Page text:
ESPN has to be behind this – the HRD is the highest rated event in all of U.S. cable (that’s right, ALL of cable) and the only way up from there is to expand viewership in ESPN’s other countries.

  14. Michael said...

    Oh, and BTW, Ichiro was asked to compete last year as well. Geoff Baker’s superior reporting skills mean the story must be true. (Might also be notable as possibly the last time Ichiro spoke to Baker.)

    http://blog.seattletimes.nwsource.com/mariners/2008/07/ichiro_turns_down_home_run_der.html

    But a reporter who he IS still talking to has this piece on an ongoing HR contest between Ichiro and Griffey:

    http://www.seattlepi.com/baseball/407930_moore08.html

  15. Joao said...

    So giving fans something they might potentially want to see is cynical? What’s so wrong about giving fans what they want? Count me among those who might actually care to watch if Ichiro were in it.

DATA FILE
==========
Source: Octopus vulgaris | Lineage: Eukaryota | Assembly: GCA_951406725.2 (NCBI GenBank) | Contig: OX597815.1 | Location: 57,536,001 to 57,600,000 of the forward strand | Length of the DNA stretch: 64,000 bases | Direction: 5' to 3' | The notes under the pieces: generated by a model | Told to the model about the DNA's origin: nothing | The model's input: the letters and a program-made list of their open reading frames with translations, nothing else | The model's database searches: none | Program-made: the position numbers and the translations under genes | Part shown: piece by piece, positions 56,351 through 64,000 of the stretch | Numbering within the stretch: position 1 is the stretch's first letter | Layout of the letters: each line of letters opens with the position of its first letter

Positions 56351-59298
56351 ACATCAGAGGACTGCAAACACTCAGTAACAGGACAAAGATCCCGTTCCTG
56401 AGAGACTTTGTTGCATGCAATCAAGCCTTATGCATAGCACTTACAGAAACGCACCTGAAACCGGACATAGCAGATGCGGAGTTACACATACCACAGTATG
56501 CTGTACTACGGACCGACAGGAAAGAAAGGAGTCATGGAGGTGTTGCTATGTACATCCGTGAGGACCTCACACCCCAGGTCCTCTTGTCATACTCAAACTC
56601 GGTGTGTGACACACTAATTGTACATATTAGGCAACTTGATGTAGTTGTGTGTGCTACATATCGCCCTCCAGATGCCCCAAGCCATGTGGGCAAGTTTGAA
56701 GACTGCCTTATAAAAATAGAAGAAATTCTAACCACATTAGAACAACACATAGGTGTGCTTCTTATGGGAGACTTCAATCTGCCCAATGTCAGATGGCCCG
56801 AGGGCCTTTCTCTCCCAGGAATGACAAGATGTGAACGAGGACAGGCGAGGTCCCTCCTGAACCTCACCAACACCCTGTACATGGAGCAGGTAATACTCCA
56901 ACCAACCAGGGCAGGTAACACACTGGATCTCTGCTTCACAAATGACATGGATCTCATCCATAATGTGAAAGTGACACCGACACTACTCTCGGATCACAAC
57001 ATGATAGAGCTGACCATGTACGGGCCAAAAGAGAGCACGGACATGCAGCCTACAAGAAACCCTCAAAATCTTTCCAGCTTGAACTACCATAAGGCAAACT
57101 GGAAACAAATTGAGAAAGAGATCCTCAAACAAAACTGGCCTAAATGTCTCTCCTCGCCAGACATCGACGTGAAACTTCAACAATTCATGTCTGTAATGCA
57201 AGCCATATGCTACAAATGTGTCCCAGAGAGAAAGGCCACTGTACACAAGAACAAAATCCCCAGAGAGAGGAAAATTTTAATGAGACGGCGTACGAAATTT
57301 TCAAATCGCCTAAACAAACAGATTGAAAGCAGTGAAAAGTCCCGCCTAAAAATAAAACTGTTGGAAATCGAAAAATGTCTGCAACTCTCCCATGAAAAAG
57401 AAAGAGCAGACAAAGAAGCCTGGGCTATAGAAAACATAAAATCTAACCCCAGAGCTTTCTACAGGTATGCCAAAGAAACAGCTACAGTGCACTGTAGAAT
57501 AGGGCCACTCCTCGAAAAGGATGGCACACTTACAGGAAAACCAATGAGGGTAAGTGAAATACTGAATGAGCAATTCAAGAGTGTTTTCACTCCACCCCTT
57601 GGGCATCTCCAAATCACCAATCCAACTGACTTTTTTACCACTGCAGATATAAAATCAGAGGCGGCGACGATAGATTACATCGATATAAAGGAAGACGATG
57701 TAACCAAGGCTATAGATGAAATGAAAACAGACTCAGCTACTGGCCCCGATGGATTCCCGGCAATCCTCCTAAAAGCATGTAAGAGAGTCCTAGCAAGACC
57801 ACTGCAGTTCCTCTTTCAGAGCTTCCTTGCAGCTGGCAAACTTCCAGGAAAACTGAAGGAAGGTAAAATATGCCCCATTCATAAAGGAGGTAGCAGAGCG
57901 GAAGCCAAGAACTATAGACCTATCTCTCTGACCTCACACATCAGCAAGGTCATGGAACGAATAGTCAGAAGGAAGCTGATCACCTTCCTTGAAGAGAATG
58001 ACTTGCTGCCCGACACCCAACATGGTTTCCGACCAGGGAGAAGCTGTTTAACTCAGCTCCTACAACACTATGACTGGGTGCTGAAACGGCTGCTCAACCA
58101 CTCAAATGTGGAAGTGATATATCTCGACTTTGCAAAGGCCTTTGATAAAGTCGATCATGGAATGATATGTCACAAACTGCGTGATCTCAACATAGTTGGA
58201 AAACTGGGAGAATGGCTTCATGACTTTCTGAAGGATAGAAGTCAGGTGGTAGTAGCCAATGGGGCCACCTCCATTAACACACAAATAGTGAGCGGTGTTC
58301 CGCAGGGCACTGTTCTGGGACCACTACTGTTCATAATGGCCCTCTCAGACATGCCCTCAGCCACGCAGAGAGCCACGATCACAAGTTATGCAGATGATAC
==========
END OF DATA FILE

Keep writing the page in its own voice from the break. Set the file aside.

16. Steve Treder said...

    I’m pretty sure the story that Cobb predicted he’d hit all those homers before he did has been debunked.

  17. mike said...

    someone else said it but I think it does need to be re-stated.

    Cobb WAS a power hitter during his time
    A little bit depending on how you define power

    He was top 5 in the league in SLG 15 season
    He lead the league in SLG 8 of those seasons
    He was in the top 5 in the league in HR 7 different seasons and lead the league in HR 1 of those seasons

    I think what Cobb was talking about and what has turned into a general idea about HR was all in reference to Ruth. Ruth was over shadowing Cobb. The game was changing but it was Ruth who was getting the attention and it was Ruth’s HR’s (not the other things he did great)

    His 117 HR might not look like a lot next to Ruth, Cy Williams or Hornsby (3 big HR hitters of the time) but over his 24 year career of supposedly not being a HR hitter only 22 players had more HR vs league average than he did

    and only 4 players with at least 2000 PA during that span had a higher SLG vs league average.